Rachel Gaydosh (MSW ’15) has always dedicated her heart to micro level social work practice, particularly to roles that engage children and their families. When her Foundation Year field placement was at a macro level agency, that did not directly involve working with children, she chose not to view it as a disappointment, but rather as an opportunity. “Interning at the Mobile Safety-Net Team, gave me a valuable viewpoint of what poverty looks like at the community level,” she explains. “It gave context to the micro level issues I’m passionate about that I wouldn’t have gotten otherwise.” She went into her Advanced Year placement at West Buffalo Charter School in the role of a school social worker, equipped with a fuller picture of the struggles that her clients were facing, confident in her ability to offer them informed help.
Gaydosh’s field experiences not only helped expand her knowledge of macro level issues; they also directly assisted in establishing her post graduate work. Gaydosh was one of only four MSW graduates to be accepted into an Advanced Clinical Social Work Fellowship at the Yale Child Study Center (YCSC) in New Haven, CT. The Yale Child Study Center is the Department of Child Psychiatry for the Yale School of Medicine and Yale New Haven Hospital. According to the Yale Child Study Center’s website, “Since 1911, the Center has been serving children and families from birth through adolescence. At our core is the mission to improve lives of children and families through research, service, and training.” The fellowship Gaydosh was selected for is a year-long program in which she will receive interdisciplinary training and also have the opportunity to work professionally in one of Yale Child Study Center’s in-home programs. The program she will be working in is called, IICAPS, Intensive In-home Child and Adolescent Psychiatric Services. As Gaydosh explains, “families who get referred to this program, for a variety of reasons, a traditional outpatient setting just isn’t working for them. The program is designed to serve children and adolescents who are at heightened risk for psychiatric hospitalization or juvenile detention, due to severe mental health issues. I will be working as a team with another clinician on all of the cases. We go into the home and address things at a systems level to help facilitate improvement in both the child/youth’s functioning and family functioning in four domains: child, family, school and physical environment & community.”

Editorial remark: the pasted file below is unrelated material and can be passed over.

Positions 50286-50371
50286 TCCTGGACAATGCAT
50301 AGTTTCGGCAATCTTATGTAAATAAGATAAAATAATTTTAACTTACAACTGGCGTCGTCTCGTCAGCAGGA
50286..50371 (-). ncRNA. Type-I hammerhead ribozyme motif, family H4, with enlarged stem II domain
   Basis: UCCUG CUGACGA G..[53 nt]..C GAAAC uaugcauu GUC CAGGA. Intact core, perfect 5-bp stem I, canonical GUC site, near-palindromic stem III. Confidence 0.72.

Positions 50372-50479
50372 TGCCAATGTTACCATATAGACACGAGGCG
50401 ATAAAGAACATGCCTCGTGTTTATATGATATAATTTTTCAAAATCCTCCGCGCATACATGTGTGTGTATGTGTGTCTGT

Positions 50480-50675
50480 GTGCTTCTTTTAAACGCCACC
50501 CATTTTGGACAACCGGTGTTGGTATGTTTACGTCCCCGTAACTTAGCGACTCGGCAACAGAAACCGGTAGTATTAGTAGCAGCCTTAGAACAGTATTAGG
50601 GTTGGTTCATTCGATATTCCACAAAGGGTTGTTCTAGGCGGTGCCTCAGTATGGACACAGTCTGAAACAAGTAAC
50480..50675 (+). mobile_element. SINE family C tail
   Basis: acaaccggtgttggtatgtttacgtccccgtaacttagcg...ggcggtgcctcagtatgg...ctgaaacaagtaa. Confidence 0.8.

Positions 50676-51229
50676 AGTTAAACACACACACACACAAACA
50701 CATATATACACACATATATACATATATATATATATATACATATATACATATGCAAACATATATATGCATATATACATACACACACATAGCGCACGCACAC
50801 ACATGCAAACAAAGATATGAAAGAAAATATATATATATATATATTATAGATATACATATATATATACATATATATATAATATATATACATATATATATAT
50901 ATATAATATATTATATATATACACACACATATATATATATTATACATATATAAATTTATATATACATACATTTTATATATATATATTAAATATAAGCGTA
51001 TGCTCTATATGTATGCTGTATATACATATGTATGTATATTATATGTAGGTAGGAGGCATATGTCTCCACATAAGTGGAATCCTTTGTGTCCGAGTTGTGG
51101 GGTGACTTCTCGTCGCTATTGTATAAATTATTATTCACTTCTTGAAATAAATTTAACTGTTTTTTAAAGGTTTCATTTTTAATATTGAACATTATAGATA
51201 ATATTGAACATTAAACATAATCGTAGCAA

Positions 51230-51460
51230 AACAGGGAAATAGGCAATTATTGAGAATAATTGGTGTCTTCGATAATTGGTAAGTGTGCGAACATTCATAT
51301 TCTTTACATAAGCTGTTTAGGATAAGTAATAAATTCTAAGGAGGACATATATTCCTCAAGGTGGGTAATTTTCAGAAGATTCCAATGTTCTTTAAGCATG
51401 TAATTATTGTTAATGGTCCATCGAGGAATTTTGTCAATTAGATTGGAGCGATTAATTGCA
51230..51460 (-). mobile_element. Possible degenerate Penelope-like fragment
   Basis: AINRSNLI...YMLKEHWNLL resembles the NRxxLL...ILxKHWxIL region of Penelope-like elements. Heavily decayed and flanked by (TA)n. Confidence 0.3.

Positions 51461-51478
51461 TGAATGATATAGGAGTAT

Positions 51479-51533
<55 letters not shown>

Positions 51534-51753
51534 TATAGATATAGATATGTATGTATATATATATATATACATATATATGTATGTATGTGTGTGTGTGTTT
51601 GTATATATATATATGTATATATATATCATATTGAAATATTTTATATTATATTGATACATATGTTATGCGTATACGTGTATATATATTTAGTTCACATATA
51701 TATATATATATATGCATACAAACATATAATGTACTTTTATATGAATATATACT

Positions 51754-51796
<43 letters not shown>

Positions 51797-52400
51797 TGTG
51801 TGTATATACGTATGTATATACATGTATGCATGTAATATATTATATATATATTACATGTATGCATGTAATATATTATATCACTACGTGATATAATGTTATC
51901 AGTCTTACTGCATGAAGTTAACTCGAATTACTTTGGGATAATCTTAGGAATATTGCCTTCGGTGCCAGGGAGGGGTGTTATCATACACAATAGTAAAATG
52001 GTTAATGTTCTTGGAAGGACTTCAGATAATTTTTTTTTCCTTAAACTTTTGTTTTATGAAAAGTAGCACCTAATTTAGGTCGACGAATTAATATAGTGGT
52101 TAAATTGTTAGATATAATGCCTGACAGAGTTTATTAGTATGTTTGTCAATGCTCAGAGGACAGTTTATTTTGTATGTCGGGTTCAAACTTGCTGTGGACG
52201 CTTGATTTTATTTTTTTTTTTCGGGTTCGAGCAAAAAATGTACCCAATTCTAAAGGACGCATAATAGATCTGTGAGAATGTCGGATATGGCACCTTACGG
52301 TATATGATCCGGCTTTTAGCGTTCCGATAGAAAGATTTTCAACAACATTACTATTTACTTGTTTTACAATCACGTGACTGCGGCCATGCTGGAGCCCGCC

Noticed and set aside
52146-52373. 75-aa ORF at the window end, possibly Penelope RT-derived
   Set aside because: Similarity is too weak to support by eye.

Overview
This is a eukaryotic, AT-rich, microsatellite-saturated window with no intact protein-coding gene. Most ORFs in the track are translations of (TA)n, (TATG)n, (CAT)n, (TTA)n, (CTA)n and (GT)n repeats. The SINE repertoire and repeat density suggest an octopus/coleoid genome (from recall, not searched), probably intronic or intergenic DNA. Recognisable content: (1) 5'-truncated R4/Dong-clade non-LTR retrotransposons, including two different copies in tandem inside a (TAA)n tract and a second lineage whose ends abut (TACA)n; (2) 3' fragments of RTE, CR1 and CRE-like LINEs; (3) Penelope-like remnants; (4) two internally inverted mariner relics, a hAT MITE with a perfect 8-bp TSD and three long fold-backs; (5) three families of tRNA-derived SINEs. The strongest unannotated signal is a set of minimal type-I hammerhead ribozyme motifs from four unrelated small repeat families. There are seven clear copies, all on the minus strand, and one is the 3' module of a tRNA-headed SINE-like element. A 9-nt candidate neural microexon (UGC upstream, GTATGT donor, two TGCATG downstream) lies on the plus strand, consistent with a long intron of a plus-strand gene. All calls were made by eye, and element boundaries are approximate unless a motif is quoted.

She credits her field placements and her professors for preparing her for the intensive interview process. “It was like nothing I had ever done before,” she shares. “But I think what actually surprised me is that, overall, I felt prepared. My supervisor, Melissa Abrams, at West Buffalo Charter School really helped me prepare, as did Linda Dinger, my Interventions professor. What was great was they asked me a lot of questions about different cases and different scenarios, and because of my experience at the Charter School, I was really able to speak to those situations. And they did ask questions about macro level issues, which was great, because I had my first field experience to call back upon. At the end of the day I was exhausted. But it was worth it.”
Gaydosh intends to soak up everything the fellowship has to offer and return to Buffalo when it is complete. “I consider myself a Buffalonian through and through. I have my roots here.” She is thrilled to be able to continue serving her community in the future, fortified by her UBSSW experience, her family, friends and colleagues, and by the skills acquired through involvement in a prestigious fellowship.